Music

Liima: 1982 (review)

Publicity photo via Bandcamp

On their sophomore release 1982, Liima goes retro with dark, heavy synths and truly intriguing grooves.

There's no time like the night for Liima. The group is back with a second album in as many years, and while the beats are a little slower on 1982 than on last year's ii, the sounds are no less haunting. A tunnel of synths gives ample room for Casper Clausen's voice to echo, turning waves of introspection into a storm of feeling. It's an album that will leave aches in your heart and bittersweet thoughts churning in your mind -- the perfect start to a November.


Liima

1982

(City Slang)

Release Date: 3 Nov 2017

Nostalgia features heavily in the neon electronics that lead 1982's title track, a song that spreads out in layers of flickering light on cold concrete. Liima embraces the darker side of the distinctly inorganic quality common to so much 1980s music, and "1982" comes out as a photo negative of bubblegum pop.

Liima stays largely in one dark vein for the whole album, drenching tracks like dreamy "David Copperfield" in glitter and pouring a heart full of worry into tracks like "Life is Dangerous". The tracks do vary, but there's a sense that they all belong in the same time and place, that they all sprung into existence at once. This thematic similarity is a double-edged sword; the unity makes the album's 40-minute run an immersive one, but if you aren't sold by the first track, you're never going to get there.

Fortunately, 1982 is nothing if not intriguing, and the turns that build up its atmosphere are smooth ones. The album hits a high with "2-Hearted", where rising scales defy gravity and take Liima heavenward even as Clausen sings, over and over, that "All the world is / Coming down now." The contradictions between music and lyrics allow for an artful collapse, bringing the album back to where it glides along the ground.

"Jonathan, I Can't Tell You" flows freely for a minute before Tatu Rönkkö's always balanced beats drive the music forward and tell a nebulous story colored with hints of regret. As it comes to a slow end, a small choir joins the background for some extra vocal texture, filling out the song into a satisfying penultimate ballad. Soon after, closing track "My Mind Is Yours" makes one final call out into the void, but unlike most previous tracks, looks outward instead of inward, offering to share the journey through this dark world of Liima's creation with some kindred spirit who might be waiting.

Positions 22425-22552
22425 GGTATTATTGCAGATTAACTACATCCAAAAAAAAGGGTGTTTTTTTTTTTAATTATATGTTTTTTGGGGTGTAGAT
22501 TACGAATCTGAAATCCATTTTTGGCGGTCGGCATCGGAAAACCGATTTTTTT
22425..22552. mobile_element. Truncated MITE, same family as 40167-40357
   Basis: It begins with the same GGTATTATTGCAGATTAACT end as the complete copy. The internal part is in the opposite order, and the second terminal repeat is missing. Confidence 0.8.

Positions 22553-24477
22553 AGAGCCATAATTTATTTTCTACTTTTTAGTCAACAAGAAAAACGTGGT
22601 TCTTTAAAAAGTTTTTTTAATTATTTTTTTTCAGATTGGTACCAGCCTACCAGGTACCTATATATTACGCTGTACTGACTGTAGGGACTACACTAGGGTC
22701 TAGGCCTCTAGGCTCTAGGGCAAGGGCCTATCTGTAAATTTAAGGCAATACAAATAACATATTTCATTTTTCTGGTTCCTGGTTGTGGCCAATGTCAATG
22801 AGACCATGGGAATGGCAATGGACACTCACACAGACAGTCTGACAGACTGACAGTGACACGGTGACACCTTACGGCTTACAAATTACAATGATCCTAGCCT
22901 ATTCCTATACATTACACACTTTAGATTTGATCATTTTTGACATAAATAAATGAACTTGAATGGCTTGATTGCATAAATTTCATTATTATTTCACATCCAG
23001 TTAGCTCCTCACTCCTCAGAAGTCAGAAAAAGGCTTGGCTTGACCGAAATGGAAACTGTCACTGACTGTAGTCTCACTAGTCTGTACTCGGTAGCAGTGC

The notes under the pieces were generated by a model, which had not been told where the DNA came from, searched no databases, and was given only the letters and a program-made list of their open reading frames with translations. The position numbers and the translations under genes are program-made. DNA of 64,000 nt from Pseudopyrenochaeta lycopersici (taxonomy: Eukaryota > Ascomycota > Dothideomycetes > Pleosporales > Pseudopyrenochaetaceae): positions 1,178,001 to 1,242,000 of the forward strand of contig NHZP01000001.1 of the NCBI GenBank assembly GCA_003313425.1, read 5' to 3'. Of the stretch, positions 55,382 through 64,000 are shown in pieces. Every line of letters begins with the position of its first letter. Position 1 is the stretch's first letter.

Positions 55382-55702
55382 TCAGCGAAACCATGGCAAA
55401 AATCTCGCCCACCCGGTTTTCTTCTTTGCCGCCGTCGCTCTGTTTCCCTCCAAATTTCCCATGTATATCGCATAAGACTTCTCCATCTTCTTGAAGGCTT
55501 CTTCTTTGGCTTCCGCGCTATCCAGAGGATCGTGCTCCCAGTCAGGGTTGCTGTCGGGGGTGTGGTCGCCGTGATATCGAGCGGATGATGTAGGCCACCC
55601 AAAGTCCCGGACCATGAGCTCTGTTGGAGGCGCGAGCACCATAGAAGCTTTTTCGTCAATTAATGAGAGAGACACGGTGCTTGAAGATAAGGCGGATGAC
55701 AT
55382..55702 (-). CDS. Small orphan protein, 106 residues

The gritty rock moments that made ii so fascinating and intricate are not quite present in the slick retro grooves of 1982, and it's easy to miss the mess. Still, there's much to be said for the finesse of 1982, and Liima never sacrifices the dark edge that makes the group's music something more than everyday synthpop or lightweight vaporwave. There is always a weight, a purpose anchoring Liima's sound and keeping it from devolving into a frenzy of meaningless loops and mania. 1982 is form, feeling, and worldbuilding all in one well-polished package, and makes for a solid sophomore release.

7

To be a migrant worker in America is to relearn the basic skills of living. Imagine doing that in your 60s and 70s, when you thought you'd be retired.


Nomadland: Surviving America in the Twenty-First Century

Publisher: W. W. Norton
Author: Jessica Bruder
Publication date: 2017-09
Amazon

There's been much hand-wringing over the state of the American economy in recent years. After the 2008 financial crisis upended middle-class families, we now live with regular media reports of recovery and growth -- as well as rising inequality and decreased social mobility. We ponder what kind of future we're creating for our children, while generally failing to consider who has already fallen between the gaps.